The EU’s Antitrust Case Against Amazon Is Begging the Question

The EU’s Antitrust Case Against Amazon Is Begging the Question

On Tuesday, the European Commission announced that it had finished its preliminary investigation of Amazon. It found that the company violated EU antitrust laws by using non-public business data from independent sellers to develop its own competing products (known in the retail industry as “private label goods”).

This is a curious line of argument for the Commission to pursue given the fact that developing and selling private label goods is standard practice for both online and offline retailers. Retailers have been offering their own store brands for literally a century. According to Credit Suisse, here is the share of revenue from private label goods at leading retailers:

And of course, retailers don’t blindly pick which product categories to compete in with private label goods. They use both public and nonpublic data to inform those business decisions. Aldi has partnered with Nielsen in a “multi-year relationship that includes integrated analytics data around shopper panel, custom retail analytics and advertising effectiveness.” And Kroger has partnered with Microsoft to “monetize the huge, rich stores of data amassed from its position as the nation’s largest supermarket company, with 2,800 stores, vast digital properties, millions of daily transactions, and broad technology and analytics capabilities.”

The European Commission alleges that Amazon has abused its dominant position in the market by using data from independent sellers to develop its own competing products. The Commission’s guidance on “abusive exclusionary conduct by dominant undertakings” is clear on what cutoff it uses to determine an absence of market power (emphasis added):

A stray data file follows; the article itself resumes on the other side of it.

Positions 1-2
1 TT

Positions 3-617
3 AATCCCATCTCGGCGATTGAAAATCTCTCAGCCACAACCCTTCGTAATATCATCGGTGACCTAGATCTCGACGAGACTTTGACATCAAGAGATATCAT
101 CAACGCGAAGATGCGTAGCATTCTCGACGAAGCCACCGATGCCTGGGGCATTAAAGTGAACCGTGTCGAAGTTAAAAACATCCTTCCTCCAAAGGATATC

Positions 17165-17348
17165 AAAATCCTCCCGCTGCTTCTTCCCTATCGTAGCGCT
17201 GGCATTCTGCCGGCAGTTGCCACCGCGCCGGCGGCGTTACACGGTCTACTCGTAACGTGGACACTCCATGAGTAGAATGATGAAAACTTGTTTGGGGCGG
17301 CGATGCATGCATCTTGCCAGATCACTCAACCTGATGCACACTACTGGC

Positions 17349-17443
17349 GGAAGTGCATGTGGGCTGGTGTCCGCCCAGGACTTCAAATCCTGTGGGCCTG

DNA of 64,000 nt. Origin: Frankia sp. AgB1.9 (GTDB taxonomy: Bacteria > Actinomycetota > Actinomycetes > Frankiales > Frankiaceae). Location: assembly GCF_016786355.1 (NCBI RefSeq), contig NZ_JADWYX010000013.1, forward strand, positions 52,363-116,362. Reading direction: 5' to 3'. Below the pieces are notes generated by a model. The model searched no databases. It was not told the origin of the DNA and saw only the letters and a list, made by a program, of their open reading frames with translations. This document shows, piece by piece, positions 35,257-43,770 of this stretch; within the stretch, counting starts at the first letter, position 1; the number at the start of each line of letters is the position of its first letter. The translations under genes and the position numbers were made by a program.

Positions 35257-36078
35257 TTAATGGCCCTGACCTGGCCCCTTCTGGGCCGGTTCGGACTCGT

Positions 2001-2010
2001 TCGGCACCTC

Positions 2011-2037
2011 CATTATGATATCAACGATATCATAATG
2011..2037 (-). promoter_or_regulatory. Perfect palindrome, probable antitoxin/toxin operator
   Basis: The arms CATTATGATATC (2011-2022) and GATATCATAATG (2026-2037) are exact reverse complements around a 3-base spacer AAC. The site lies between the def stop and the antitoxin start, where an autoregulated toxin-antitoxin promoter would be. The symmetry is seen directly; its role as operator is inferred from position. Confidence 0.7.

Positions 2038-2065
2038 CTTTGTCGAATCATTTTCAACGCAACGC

The Commission considers that low market shares are generally a good proxy for the absence of substantial market power. The Commission’s experience suggests that dominance is not likely if the undertaking’s market share is below 40% in the relevant market.

But it’s difficult to see how Amazon has a “dominant” position in the European market. According to data from Euromonitor International, Amazon’s ecommerce market share in Western Europe was only 22% in 2017. The statement of objections from the Commission narrows the focus to the French and German markets, which are Amazon’s largest markets in Europe. But even still, Amazon has only 27% of the German ecommerce market (and ecommerce is only 14% of total retail sales in Germany). And the company’s ecommerce market share in France is only 17.5% (and ecommerce is only 10% of total retail sales in France).

So how does the Commission get around this problem? By defining the market not as “ecommerce” or “retail” but as “marketplace service providers.” This excludes numerous avenues that small businesses have to reach consumers. They can set up their own online stores using Shopify and generate traffic using targeted ads on Instagram and Facebook. They can sell through Google Shopping (which is now free for merchants to use). Or they can partner with delivery services such as Instacart or Shipt to sell goods online from their physical locations. And of course, sellers can always open their own brick and mortar store.

By ignoring all of these competitive choices, the Commission is trying to define the market as “Amazon.” That may be helpful for winning the case in a European court, but it does a disservice to European consumers. As Sam Bowman pointed out, this is why Europe has no tech giants of its own. As soon as companies reach a large scale, regulators start to treat them like public utilities — a neutral pipe for others to use as they see fit. But that just ensures the next generation of platforms won't be built in Europe.